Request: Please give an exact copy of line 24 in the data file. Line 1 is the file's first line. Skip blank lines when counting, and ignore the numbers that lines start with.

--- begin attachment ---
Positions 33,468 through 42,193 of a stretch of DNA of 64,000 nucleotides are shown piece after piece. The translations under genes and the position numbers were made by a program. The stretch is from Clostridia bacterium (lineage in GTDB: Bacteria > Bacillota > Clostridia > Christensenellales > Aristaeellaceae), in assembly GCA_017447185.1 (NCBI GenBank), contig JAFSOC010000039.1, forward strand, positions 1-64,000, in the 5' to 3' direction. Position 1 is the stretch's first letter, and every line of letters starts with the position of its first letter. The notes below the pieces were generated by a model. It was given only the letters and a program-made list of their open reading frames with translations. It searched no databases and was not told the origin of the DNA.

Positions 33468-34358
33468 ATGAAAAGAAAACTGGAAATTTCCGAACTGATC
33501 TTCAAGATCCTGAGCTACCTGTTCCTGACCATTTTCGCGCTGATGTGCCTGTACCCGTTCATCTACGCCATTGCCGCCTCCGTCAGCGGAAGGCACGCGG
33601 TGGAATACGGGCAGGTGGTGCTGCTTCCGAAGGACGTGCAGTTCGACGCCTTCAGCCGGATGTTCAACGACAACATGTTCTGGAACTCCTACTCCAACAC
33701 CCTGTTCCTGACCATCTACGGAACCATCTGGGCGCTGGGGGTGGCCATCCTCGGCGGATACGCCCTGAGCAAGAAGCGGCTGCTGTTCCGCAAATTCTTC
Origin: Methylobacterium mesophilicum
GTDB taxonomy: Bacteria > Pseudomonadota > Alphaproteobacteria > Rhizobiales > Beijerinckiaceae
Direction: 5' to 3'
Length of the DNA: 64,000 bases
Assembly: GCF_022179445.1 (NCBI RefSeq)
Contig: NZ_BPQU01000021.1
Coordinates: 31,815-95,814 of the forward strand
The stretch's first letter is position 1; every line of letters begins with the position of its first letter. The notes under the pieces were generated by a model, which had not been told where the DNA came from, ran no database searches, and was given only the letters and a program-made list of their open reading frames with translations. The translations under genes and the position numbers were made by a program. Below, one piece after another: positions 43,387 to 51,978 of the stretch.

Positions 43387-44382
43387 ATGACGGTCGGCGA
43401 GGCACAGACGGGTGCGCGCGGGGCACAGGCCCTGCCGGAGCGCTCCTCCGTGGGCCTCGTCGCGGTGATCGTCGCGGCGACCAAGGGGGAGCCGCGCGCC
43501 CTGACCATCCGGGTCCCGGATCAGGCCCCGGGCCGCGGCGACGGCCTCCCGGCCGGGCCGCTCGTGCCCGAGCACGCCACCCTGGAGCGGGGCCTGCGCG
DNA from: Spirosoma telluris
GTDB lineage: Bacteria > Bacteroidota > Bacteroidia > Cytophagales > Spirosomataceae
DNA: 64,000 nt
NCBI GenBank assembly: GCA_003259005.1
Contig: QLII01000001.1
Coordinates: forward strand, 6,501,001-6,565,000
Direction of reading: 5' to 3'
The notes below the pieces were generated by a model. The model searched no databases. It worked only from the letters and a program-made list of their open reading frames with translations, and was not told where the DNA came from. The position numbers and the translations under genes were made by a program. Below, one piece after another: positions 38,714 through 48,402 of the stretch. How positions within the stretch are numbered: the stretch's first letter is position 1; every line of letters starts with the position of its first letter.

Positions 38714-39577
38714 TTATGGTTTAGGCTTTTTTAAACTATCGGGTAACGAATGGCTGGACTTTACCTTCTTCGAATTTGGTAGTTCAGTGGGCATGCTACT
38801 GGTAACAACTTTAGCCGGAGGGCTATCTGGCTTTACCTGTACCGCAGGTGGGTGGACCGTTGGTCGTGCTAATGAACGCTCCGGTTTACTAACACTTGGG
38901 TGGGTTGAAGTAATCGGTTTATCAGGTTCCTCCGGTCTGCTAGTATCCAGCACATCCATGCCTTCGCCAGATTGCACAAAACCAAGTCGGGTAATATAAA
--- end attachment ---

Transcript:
Coordinates: forward strand, 6,501,001-6,565,000